The first part of a beliver confession of faith should be to admit
the existance of the creator. The Muslim bears witness that: "There
is no god but God", or "no divinity but the (one) 'Divinity".
The revealed Scripture of Islam; the- Qur'an, is like a vast commentary
on this simple statement drawing from it allits implications for human
life and thought.
conception of the Deity is strictly monotheistic and unitarian. God
alone has absolute being, totally independept and totally self-sufficient.
Whatever exists or ever could exist does so by His will. He has no "partner"
either in creating the universe or in maintaining it in existence. He
is not only the "First Cause" but also ultimately, the only
cause, and He is Himself uncaused. The Qur'an tells us: "Say: He
is Allah, One, the utterly Self-sufficient; He begets not neither is
He begotten, and there is nothing that is like unto Him". It tells
us also that: 'When He wills a thing to be, He but says unto it - Be!;
and it is".
further implication of the first part of the shahada is that there can
be no power, force or agency in the heavens or on earth which is independent
of God. Everything that exists - and everything that happens - is subject
to His control; there is nothing that can compete with Him or that escapes
His grasp, nothing that does not bear witness to His creative power
and majesty. "The seven heavens and the earth and all that is therein
praise Him", says the Qur'an, "and there is not a thing that
does not hymn His praise, though ye understand not their praise".
the Islamic view, it is impossible for the human mind to form an adequate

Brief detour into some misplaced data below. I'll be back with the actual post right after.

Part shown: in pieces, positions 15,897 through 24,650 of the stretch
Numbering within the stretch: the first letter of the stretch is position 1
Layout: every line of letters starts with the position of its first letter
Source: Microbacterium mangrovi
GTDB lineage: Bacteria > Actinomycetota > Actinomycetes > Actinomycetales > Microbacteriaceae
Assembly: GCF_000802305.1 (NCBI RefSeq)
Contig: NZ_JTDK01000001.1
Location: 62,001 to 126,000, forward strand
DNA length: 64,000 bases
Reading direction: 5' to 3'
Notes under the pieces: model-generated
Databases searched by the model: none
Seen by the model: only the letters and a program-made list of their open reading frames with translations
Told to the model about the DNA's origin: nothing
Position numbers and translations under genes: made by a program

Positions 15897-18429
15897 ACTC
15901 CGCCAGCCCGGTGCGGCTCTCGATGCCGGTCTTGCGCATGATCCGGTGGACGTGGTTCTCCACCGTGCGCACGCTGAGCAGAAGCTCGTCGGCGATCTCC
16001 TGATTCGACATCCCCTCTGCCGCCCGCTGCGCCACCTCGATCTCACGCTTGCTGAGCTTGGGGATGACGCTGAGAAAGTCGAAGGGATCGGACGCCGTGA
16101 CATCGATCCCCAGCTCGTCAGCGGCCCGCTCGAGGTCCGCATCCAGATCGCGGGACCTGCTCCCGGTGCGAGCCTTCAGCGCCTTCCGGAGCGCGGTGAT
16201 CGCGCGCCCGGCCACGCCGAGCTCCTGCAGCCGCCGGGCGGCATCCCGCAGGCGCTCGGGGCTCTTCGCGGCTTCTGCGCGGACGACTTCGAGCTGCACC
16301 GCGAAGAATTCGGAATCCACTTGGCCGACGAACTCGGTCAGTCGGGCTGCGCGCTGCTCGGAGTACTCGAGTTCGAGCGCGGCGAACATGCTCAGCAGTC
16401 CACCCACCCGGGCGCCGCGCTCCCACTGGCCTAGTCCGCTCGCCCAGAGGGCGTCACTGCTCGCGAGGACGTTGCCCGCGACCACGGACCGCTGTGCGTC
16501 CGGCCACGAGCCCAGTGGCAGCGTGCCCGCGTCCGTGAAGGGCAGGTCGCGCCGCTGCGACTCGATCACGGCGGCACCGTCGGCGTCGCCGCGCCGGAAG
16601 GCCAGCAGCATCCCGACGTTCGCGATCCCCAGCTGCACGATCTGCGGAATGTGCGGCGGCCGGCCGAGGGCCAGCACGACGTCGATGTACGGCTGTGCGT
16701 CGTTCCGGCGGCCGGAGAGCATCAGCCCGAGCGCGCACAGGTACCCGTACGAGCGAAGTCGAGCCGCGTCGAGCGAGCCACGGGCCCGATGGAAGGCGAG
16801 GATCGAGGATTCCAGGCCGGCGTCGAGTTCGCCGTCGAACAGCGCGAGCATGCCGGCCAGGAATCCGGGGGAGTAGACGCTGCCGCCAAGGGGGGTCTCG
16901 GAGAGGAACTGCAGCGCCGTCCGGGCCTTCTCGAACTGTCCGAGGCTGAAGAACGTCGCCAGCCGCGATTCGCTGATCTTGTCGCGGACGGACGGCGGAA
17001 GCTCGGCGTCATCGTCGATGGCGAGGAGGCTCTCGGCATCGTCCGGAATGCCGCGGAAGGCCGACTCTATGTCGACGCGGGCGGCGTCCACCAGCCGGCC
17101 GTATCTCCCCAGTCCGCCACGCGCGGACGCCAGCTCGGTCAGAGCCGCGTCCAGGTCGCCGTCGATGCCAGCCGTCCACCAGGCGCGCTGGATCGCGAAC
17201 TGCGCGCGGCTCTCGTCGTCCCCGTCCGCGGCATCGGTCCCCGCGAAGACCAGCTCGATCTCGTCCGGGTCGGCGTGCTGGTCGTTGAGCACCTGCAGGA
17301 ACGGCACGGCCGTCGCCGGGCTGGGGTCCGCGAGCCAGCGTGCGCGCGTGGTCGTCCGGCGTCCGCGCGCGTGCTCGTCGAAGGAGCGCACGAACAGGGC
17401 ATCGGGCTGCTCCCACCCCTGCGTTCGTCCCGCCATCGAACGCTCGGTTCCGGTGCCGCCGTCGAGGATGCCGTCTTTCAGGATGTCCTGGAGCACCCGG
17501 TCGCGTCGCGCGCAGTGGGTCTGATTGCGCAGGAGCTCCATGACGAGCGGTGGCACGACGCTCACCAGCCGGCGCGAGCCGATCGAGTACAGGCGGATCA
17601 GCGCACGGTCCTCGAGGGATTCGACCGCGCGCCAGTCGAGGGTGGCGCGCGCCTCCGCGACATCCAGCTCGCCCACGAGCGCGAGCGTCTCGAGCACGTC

conception of God as He is in His eternal and absolute being. The creature
cannot comprehend the Creator. According to the Qur'an, "No (human)
vision encompasseth Him, yet He encompasseth (all) vision". But
Islam does not demand blind belief. The Qur'an tells us a great deal
about the nature of the Divine, and it describes God by a number of
terms - called Hthe most beautiful NamesH - which help us to understand
Him. The Qur'an tells us: Allah, there is no god but He, the Living,
the eter- nally Self-subsistent. Slumber overtakes Him not nor sleep.
To Him belong all that is in the heavens and all that is upon earth.
Who is there than (can) intercede with Him except by His leave? He knows
what is before them and what is behind them, and they comprehend naught
of His knowledge save what He pleases. His Throne extends over the heavens
and the earth, and He is not wearied by preserving them; and He is the
Most High, the Immense".
is The One,(AL-AHAD) absolute unity. This is in sharp contrast to the
Christian conception of the Trinity. The One cannot be divided, nor
can it be diminished or "humanised" by incarnation in any
created form. God does not become His own creature, in fact He does
not "become" anything; He is. The Qur'an describes trim also
as AI_cAli, the Most High, totally transcendent in relation to His own
creations and therefore infinitely beyond all that we might attempt
to associate with him. He is AI_cAziz, the Almighty, and AI-Jabbar,
the Irresistible, for there is no one and nothing that could possibly
resist His power, which governs and regulates all existence in accordance
with a predetermined measure. It follows that there is no earthly power
that is not derived from Him, no strength nor any virtue that is not
loaned to us by Him; and no one can help us except by His will, nor
can anyone harm us unless He permits them to do so (in which case this
harm is a trial to be borne with patience)